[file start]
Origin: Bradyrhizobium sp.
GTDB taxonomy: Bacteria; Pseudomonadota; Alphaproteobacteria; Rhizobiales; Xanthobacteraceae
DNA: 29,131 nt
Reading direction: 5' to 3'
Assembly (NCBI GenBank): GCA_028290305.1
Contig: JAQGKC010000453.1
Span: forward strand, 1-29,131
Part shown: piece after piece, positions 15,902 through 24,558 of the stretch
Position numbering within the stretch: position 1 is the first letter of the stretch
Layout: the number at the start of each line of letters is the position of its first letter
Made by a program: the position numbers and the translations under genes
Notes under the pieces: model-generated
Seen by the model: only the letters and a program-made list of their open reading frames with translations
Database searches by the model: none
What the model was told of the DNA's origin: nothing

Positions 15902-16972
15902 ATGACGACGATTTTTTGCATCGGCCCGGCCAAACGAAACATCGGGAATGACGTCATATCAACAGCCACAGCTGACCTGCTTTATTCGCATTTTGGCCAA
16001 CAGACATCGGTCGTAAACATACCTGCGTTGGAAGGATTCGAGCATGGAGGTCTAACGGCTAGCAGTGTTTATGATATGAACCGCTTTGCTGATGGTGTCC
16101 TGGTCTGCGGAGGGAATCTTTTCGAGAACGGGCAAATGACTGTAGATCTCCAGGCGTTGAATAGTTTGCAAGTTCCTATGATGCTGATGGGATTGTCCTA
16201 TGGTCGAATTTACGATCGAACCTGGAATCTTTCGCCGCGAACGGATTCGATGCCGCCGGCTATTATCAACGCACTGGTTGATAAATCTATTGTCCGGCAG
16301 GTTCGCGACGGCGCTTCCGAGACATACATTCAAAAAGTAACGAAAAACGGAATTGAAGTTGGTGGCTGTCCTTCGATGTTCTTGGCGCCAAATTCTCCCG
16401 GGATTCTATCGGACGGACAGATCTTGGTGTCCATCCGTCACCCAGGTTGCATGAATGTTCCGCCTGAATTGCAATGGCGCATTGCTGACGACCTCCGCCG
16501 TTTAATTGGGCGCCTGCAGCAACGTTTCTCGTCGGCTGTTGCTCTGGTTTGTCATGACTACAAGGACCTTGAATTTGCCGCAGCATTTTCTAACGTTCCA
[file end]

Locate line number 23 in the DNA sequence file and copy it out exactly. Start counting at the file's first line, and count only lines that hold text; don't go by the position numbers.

16501 TTTAATTGGGCGCCTGCAGCAACGTTTCTCGTCGGCTGTTGCTCTGGTTTGTCATGACTACAAGGACCTTGAATTTGCCGCAGCATTTTCTAACGTTCCA